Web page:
In a strategic move in 1949, MV Agusta managed to lure both the chief engine designer and chief mechanic from the Gilera team – Piero Remor and Arturo Magni. Remor was one of the initial creators of the first transverse inline-four back in the 1920s.
This marked a significant triumph for MV Agusta. Both men embarked on a project to design a new 500cc transverse four that, an engine that was so similar looking to their earlier Gilera design that observers speculated that parts may have been interchangeable.
The newly developed engine demonstrated its mettle repeatedly in competition. Along with other MV Agustas of the period it powered the company to 270 Grand Prix motorcycle race victories, 38 World Riders’ Championship wins, and 37 World Constructors’ Championship triumphs.
A Street-Legal MV Agusta Transverse Four
For years, motorcycle Grand Prix racing fans had been advocating for a street-legal version of the dominating MV Agusta race bikes. Despite the pressure, the company refused. The probable rationale was their reluctance to have private racers compete alongside factory race bikes and potentially beat them.
Finally, in 1965, MV Agusta conceded and unveiled the MV Agusta 600, a cruiser type motorcycle fitted with a 600cc version of their acclaimed transverse four. Unfortunately, the bike was widely regarded as lacking in aesthetic appeal performance, and it carried a hefty price tag – as a result it didn’t resonate well with buyers.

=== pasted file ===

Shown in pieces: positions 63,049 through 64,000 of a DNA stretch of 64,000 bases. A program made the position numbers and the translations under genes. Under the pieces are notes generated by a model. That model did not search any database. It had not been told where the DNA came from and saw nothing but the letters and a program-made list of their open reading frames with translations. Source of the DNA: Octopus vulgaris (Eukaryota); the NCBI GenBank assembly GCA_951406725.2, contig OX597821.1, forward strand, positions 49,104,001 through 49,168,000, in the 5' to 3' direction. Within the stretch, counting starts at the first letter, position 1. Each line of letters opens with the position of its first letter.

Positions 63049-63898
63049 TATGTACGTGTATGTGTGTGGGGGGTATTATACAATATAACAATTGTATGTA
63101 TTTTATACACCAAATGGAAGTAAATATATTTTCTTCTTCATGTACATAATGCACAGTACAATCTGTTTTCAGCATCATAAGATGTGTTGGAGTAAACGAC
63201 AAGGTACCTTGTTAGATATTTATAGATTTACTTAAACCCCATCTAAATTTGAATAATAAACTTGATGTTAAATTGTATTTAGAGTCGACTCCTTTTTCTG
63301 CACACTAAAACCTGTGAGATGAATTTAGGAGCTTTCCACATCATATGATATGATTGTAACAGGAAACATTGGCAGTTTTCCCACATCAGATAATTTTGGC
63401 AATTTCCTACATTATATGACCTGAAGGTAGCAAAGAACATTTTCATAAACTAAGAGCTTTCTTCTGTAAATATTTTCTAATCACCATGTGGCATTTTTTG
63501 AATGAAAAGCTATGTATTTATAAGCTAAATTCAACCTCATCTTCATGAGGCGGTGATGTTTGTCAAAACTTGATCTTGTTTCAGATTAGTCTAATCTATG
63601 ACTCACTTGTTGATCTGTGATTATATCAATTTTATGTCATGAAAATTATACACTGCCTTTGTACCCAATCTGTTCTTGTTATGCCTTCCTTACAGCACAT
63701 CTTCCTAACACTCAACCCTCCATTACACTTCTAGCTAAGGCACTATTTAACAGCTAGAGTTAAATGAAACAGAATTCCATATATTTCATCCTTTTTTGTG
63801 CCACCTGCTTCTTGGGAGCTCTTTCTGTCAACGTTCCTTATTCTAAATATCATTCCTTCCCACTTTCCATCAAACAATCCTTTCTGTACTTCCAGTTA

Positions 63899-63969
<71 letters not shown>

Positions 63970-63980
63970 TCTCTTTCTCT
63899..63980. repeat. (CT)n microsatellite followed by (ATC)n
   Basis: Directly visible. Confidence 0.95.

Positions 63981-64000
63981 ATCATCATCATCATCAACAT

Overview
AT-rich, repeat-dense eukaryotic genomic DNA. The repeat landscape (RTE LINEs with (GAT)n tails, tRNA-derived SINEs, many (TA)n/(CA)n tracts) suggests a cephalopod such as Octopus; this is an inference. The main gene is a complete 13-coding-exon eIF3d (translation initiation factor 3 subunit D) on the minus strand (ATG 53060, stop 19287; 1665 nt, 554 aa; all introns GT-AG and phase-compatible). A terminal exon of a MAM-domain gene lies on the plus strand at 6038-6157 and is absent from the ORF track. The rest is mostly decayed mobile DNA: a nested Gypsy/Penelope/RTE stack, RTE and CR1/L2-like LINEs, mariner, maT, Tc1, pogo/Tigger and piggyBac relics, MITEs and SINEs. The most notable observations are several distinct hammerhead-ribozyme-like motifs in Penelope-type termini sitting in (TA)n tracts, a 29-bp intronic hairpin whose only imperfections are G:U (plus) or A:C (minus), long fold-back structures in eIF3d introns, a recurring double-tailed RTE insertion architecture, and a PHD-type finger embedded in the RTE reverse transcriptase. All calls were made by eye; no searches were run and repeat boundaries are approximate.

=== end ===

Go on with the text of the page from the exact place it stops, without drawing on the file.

The 600 witnessed dismal sales, prompting the company to deliver what the public had been longing for – the MV Agusta 750S, in 1970.
With its engine bored out to 743cc, the DOHC transverse four churned out 72 bhp at 9,200 rpm and boasted a top speed of 200 km/h, or 120 mph. Priced three times higher than the Honda CB750, a Japanese motorcycle directly inspired by the formidable Italian transverse fours, it was a luxury product for a wealthy few.
Despite the performance capabilities of the MV Agusta 750S, sales were severely moderated by the cost, with just over 100 units produced annually over five years, culminating in a total of 583. Today, these motorcycles are considered some of the most collectible superbikes from the era and they typically command the kind of hefty prices you might expect.
The 1973 MV Agusta 750S Shown Here
The motorcycle you see here is one of the later examples of the MV Agusta 750S from 1973, as a result it has twin-front disc brakes, bigger Dell’Orto 27mm carburetors, larger valves, higher-performance camshafts, and an increased compression ratio.
This bike is also fitted with a full streamlined fairing and the SS1 competition carburetor set – both of which were expensive factory options at the time. The bike was exported to Baden-Baden in Germany in 1973 from the MV Agusta factory, then later imported into the UK and restored.
It’s now due to roll across the auction block with Silverstone Auctions on the 30th of July with a price guide of £60,000 – £70,000 which works out to approximately $77,000 – $89,800 USD. If you’d like to read more about it or register to bid you can visit the listing here.
Images courtesy of Silverstone Auctions